From Guest Blogger Lesli A. Maxwell Nine months after opening a charter high school together in the Bronx, Randi Weingarten, the president of the New York City teachers' union and the American Federation of Teachers, and Steve Barr, the founder of the Los Angeles-based Green Dot Public Schools, announced a three-year agreement for teachers that both leaders said should be a model for more union and charter collaboration. Gotham Schools has a copy of the contract here. The tenure-free New York contract is similar to those that Green Dot has with teachers in Los Angeles, though Barr said this week ...


Team R & R over at the Center for American Progress has a primer out on the Teacher Incentive Fund. Worth a look if you're not well versed in this federal performance-pay initiative, especially since the Teacher Incentive Fund is practically guaranteed to be one of the more hotly contested programs in the FY 2010 education budget....


In something of a nail-biter, the Connecticut legislature passed a bill in the waning days of a special session that will broaden some of the state's certification requirements. Like other states, Connecticut officials anticipate retirements in the near future and hope to attract more young teachers, as well as professionals seeking new careers. According to this editorial in support of the changes, there was quite a bit of back and forth on the bill. Among other items, the bill will expand the Teach For America program in the state, allow teachers of math and science to take content tests rather ...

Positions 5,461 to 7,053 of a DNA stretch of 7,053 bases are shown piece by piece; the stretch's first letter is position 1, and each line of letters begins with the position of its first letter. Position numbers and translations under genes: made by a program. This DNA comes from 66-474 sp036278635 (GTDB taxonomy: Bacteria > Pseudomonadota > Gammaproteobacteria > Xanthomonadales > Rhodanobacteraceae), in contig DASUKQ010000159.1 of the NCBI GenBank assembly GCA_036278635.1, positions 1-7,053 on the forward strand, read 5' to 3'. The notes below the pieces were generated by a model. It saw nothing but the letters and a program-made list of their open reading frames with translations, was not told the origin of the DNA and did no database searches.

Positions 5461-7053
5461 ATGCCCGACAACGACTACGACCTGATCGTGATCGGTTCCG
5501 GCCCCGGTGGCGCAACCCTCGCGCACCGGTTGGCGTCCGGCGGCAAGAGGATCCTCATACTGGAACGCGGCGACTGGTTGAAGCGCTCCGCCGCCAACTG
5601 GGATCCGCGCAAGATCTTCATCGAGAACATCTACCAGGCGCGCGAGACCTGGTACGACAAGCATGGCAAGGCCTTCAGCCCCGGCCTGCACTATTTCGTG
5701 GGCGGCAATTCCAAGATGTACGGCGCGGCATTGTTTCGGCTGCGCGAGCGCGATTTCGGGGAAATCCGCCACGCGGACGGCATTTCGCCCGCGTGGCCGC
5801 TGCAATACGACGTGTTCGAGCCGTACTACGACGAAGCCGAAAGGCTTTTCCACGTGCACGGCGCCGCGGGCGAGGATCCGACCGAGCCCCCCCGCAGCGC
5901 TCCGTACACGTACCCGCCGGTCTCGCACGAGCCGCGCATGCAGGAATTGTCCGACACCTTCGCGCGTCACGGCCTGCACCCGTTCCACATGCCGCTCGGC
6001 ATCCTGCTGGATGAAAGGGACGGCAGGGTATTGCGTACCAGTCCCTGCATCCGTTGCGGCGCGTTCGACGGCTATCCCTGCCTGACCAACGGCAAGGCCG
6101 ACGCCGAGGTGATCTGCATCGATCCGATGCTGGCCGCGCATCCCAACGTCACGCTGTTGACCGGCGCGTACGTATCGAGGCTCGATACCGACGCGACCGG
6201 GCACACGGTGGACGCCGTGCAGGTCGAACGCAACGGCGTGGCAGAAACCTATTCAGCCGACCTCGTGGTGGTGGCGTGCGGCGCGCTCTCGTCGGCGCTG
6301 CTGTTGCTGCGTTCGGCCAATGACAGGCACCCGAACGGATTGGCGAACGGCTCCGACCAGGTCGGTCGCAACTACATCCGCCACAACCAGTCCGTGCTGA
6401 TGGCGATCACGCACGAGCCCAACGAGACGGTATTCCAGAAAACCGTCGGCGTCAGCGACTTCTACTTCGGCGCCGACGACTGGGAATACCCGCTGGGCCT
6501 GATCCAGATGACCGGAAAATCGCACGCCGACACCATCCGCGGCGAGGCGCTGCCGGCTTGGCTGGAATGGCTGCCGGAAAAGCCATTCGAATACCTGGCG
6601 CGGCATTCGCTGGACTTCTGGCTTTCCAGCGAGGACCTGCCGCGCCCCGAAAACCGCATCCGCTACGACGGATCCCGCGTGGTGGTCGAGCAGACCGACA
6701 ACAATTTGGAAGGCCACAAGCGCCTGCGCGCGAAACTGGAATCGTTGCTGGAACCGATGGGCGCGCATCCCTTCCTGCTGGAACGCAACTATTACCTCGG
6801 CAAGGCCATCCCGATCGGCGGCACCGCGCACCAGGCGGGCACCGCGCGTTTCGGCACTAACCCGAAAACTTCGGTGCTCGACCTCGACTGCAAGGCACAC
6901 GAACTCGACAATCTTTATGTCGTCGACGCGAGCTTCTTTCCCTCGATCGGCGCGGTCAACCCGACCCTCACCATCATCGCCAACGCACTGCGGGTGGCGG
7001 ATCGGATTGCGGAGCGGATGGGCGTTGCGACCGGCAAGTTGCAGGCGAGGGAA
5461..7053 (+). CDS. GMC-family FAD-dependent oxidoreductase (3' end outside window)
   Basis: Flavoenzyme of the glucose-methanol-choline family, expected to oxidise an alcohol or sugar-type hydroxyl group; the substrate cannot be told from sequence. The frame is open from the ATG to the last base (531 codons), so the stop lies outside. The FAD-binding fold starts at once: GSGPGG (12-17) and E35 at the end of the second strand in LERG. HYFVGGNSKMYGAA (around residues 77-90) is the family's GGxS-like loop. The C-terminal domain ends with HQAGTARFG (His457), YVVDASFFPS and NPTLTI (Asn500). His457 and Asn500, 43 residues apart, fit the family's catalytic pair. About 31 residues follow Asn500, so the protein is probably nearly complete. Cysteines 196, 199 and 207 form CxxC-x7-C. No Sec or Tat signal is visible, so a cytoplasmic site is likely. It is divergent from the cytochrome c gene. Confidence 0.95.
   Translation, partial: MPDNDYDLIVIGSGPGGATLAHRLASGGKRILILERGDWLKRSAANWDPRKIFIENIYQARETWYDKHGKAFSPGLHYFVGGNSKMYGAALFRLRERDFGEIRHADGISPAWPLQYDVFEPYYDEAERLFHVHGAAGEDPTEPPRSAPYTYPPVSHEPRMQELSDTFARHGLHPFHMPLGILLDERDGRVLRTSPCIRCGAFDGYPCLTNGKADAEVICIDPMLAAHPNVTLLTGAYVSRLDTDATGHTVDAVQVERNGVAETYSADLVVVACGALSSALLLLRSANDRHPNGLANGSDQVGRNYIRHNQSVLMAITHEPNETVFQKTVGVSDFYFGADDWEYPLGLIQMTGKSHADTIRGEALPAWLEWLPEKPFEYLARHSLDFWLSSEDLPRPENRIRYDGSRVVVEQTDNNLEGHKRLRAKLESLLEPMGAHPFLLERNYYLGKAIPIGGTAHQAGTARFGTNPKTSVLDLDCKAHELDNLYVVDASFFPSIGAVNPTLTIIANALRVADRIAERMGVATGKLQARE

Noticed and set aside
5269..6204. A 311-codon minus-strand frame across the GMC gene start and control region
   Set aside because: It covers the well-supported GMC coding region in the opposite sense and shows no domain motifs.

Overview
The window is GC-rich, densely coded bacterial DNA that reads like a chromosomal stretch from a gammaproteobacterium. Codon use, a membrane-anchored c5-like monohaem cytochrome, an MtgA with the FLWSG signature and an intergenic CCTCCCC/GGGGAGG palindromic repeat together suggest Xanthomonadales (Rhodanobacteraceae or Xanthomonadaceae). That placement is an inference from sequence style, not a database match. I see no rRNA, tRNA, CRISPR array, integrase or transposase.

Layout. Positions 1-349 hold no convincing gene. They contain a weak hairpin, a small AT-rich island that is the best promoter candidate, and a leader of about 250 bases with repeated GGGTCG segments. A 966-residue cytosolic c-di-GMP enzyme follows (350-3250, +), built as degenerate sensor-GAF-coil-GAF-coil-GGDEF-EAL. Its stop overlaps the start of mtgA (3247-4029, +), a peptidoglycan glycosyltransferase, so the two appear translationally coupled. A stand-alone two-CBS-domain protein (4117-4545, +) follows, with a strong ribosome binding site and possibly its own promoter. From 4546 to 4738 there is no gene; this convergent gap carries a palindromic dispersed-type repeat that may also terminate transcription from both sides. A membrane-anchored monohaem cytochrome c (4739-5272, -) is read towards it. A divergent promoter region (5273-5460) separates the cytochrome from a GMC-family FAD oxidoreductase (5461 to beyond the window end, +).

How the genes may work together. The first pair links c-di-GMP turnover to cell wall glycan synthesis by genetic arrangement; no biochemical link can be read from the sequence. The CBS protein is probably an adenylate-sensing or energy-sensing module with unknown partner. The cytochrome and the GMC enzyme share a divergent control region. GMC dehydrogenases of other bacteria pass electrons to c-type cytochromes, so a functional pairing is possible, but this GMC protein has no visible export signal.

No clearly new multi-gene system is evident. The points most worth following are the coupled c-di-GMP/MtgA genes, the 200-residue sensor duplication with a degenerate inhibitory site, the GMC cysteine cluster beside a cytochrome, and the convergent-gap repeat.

The Washington community is abuzz about the chancellor's http://www.washingtonpost.com/wp-dyn/content/article/2009/06/18/AR2009061803844.html">latest move, which is to pare another 250 teachers from the city's teaching force. It's already engendered quite a bit of drama. Apparently, some forces within the Washington Teachers Union are seeking pro bono assistance to avert the layoffs. But one interesting thing here, it seems to me, is that these layoffs are not aimed just at veteran teachers. One of the rumors flying around last year during the contract drama accused Rhee of firing veterans to replace them with ...


I'll be hitting the road over the next three weeks to do some reporting out in my home state of California. For the first week, I'll be at the Council of Chief State School Officers' assessment conference, in Los Angeles. Look for some blog items on testing over at Curriculum Matters, in addition to posts here at Teacher Beat. I've even arranged for some guest-bloggers, so fear not: There will be plenty of juicy teacher-policy news for you. Now, with all this recent talk of the American Federation of Teachers and Randi Weingarten, you may be wondering what happened to ...